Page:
Humble beginnings….

I thought the title was appropriate because while this build might not look like much, what comes after it is hopefully somewhat more impressive. It’s an external AC power supply (a.k. a. a transformer in a box 😀 ) for an upcoming version of Kevin Gilmore’s Dynahi SuSy (SuperSymmetry) balanced headphone amplifier (more info here).

The reason for making an external PSU isn’t grounded in any particular philosophical belief but simply in a lack of available space in an (already sizeable) amplifier chassis. The decision to make it an external AC PSU rather than an external DC PSU is a slightly philosophical one though – although heavily influenced by thoughts on practicality and versatility 🙂

This is 2x25VAC and it will eventually have a 2x30VAC identical twin for another project which also requires an external PSU – at least if it is to have any hope of fitting in a standard-sized stereo rack 😀

The chassis is as compact as I could reasonable make it and the output is fused via my fuseboard (link) and then fed to a 5-pin Neutrik XLR which has a few features I like for this application (solid, reliable, cheap, locking etc.)

Front panel, power switch and final wiring coming once the front panel layout for the amplifier itself is ready 🙂


High voltage…

Yes I am still here, but it’s another busy period for me at work so updates to the blog are correspondingly few and far between. As usual when I don’t have a lot of time for diy I still somehow manage to start up new projects. Even with less than 48 hours at home in a weekend, there’s still time to do a little soldering to relax and unwind 😀

Among the overdue projects I’ve managed to start up lately are some amplifiers for my Stax electrostatic headphones. This is actually more than a little overdue, because I haven’t had a Stax amplifier for nearly a year now and so the headphones I have aren’t getting any use which is a shame really.

The pile of half-assembled boards in the picture actually consists of the following designs, all by Kevin Gilmore:

– A pair of KGST tube amp boards and matching 350V PSU

– A mini-version of the KGSSHV amp and matching 400V PSU

– A version of the KGSSIC/“Carbon” amp and matching 400/450V PSU

Most of the boards were all acquired through various group-buys on the forums, but Kevin graciously keeps the Gerber files for all of his designs available for free download as well.

I’ve soldered more or less all the parts I have available, so still to do are:

1) Order remaining parts (working on that – since it’s also possible to do from hotels after work :D)

2) Figure out the mechanical stuff (mostly done, but still needs a bit of work – and some tools I don’t have regular access to)

3) Select and match a pile of semis (saving that one for a rainy day 🙂 )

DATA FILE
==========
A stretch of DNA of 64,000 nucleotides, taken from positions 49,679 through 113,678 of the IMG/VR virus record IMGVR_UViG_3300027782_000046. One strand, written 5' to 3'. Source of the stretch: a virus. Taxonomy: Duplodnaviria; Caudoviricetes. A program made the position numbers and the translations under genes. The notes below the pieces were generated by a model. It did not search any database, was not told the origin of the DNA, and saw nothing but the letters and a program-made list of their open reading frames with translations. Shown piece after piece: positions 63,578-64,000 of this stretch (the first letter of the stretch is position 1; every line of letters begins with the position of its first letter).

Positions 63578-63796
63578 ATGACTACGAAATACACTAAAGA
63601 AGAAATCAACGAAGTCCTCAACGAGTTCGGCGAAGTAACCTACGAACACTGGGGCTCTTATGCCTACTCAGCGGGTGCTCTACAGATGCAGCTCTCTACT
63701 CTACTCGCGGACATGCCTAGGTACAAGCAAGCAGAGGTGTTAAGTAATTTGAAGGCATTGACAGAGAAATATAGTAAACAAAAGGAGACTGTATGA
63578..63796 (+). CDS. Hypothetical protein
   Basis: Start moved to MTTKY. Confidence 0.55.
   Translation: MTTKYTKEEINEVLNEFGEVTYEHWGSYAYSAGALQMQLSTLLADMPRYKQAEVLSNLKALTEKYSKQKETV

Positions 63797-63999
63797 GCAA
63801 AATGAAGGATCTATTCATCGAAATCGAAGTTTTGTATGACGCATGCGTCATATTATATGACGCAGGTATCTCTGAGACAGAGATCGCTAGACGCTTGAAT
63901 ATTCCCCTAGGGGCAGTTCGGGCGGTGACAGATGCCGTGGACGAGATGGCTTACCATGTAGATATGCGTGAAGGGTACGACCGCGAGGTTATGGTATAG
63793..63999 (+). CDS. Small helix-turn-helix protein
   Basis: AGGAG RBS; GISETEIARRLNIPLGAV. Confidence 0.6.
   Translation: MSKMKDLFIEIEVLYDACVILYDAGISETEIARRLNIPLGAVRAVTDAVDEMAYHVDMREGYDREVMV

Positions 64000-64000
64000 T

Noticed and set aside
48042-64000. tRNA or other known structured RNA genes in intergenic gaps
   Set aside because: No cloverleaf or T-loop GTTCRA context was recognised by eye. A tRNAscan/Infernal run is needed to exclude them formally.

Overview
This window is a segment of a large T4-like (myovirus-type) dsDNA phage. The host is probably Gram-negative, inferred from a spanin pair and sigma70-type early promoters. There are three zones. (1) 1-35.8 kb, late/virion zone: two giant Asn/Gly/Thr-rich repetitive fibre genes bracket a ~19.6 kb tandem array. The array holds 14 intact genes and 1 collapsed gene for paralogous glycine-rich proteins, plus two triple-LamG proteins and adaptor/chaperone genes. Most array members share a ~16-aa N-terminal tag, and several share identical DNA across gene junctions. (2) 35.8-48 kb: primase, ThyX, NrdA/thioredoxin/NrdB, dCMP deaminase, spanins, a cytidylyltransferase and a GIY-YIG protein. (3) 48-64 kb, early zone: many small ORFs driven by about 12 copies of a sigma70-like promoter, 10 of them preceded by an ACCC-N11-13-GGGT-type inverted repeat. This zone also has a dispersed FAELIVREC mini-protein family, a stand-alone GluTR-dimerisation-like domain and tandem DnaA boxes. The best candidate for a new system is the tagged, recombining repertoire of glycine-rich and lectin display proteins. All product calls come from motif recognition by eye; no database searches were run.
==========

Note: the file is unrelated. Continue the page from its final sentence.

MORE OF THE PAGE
4) Finish and test boards (as quickly as possible)

I’m not really used to high-voltage stuff so I am being extra careful with these boards. Just like when you move up in frequency, moving up in voltage means that things that were not previously issues suddenly become very important. Fortunately I have a working variac again (fixed after stupidly blowing a fuse in it a few weeks ago) which makes testing much easier – not to mention safer all round.

These aren’t the only Gilmore-designs I’m working at the moment by the way, but the rest involves much more pedestrian voltages 😀


A milestone is reached…

Here is one of the projects, if not the project, that gave this blog its name :). It’s the Gilmore Dynahi class A headphone amplifier. First published as a design by well-known headphone amplifier designer (and chemistry professor) Kevin Gilmore on head-fi in late 2003, the Dynahi was one of the most extreme headphone amplifier designs when it was published (Kevin has pushed the envelope a little bit since then, especially with some tube amps 😀 ). The amplifier runs in class A on +/- 30V regulated rails and dissipates around 20W/channel (plus around the same for the regulated PSU boards). If that isn’t enough, you can build it as a balanced configuration as well (often referred to back in the day as the “dynamite” :D). The design was quite common a few years ago but is now not seen very often, probably because most of the active components are very hard to find nowadays.

My boards are actually from one of the original group buys on head-fi, around 2004-2005. For the last year or so (ok, it may well be two or three…) I have had the amp boards populated with resistors and the PSU-board assembled without ICs mounted, but that is as far as it got. However, this weekend I finally managed to fabricate the required angle brackets, which meant I could start matching up and mounting the output transistors. This may not be the most entertaining part of a build (at least not for me), but there is a certain satisfaction to it anyway – especially after it is done 😉

The amp boards are now briefly tested and seem to be working fine, but the PSU is acting up a little and needs to be troubleshooted. Otherwise the next step is to design the casework – even with the substantial heat that this amp gives off I am still convinced that it is possible to fit it into a 1U case (just haven’t completely figured out how yet 🙂 )

Oh, and by the way: This also happens to be my 40th post here on the blog which also qualifies as some sort of milestone I guess 😉